“One of the reasons why we called it a day was because of the idea of having a legacy,” Cordeux says, convinced by the reality that for some bands, the best thing they can do is break up and go out on a high. He explains, “Most bands have this window where everything aligns Sometimes it's one album, sometimes it's a few albums, but they're at their best when their stars align, they’re all on the same page, and then make their best work.

“After that fades, as they stay a band, everything they do is kind of like an insipid version of that [lightning in a bottle], then trying to relive that or trying to progress in a way that doesn't quite agree with the fans or whatever,” he adds. Cordeux attempted to try new things as the primary songwriter of the band as his tastes were evolving, but those tastes weren’t quite connecting with the other members of the band.

Cordeux admits, “I just didn't think we were making our best work as a unit anymore. So I was like, well, ‘instead of us getting to that point where our legacy is messed with, because we're no longer making our best work, why don't we just say that and admit we made our best work, and we want to see what else we can do as individuals now,’ and so that decision we made is something that… I'm not saying that we couldn't have done more. But I will say that I am definitely proud of the songs we did put out and the legacy we created.”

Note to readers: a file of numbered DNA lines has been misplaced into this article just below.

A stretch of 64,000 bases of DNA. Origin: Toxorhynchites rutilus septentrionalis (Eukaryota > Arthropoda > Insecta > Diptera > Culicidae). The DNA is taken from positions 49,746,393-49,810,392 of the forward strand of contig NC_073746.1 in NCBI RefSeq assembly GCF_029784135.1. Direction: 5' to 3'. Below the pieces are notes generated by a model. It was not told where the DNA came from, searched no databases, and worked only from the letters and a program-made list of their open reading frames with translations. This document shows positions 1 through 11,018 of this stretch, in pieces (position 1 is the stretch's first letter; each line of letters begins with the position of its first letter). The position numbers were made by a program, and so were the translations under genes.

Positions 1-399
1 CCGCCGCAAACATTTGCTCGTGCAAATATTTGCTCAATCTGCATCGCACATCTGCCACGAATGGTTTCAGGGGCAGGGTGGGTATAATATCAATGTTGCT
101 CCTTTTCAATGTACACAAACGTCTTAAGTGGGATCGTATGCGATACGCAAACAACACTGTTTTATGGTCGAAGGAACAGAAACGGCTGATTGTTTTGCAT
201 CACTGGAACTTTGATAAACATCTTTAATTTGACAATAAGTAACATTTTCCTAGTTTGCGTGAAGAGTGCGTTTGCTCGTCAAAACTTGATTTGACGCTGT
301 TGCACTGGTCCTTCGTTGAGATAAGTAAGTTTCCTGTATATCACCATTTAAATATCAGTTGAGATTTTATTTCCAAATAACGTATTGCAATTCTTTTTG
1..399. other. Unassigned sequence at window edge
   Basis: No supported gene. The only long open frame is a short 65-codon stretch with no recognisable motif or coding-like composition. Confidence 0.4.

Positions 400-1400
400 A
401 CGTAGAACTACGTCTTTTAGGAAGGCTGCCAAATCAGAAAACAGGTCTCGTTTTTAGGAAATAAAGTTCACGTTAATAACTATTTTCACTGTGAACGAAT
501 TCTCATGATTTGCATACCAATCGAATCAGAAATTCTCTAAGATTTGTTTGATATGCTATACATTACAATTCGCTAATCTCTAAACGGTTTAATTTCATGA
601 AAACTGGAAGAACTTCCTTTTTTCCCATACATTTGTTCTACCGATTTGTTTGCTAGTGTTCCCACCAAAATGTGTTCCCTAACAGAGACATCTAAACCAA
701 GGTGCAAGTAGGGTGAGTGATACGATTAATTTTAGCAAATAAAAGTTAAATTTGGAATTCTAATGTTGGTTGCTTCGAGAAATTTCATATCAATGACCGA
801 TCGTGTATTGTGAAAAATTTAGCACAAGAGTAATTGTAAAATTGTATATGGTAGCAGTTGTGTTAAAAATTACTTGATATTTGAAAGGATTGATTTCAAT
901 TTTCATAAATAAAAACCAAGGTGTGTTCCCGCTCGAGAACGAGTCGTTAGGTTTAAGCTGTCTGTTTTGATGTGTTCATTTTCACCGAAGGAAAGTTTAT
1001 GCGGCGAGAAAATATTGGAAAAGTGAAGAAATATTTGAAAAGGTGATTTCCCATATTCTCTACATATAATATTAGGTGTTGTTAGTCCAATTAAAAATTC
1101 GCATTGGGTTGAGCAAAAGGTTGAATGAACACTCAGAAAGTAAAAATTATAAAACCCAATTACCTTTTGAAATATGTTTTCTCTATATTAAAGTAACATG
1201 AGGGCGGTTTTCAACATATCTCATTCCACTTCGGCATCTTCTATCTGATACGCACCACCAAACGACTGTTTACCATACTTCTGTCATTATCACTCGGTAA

It would have been easy for Kisschasy to continue on – make records with diminishing returns, tour for the money, to a captive, eager audience. As opposed to what they ended up doing – disbanding and starting from scratch in many ways (Cordeux is working on new music under the moniker Daz & The Demons).

“As a songwriter, I chose to play music, not because it was easy and financially viable. I did it because it was something that I loved, that I still love and something that chose me because that's one of the few things that I'm good at,” Cordeux says.

One of the things that keeps him going every day is making the music that still gives him that feeling. “For some people, it's very respectable they do this [carry on as a band many years later], but for some people, that means they know their sound and they can just keep doing that. That works for them. And for me, it's been a constant search of discovery, it's this self-discovery and kind of figuring out exactly what I can do to challenge myself as a songwriter.”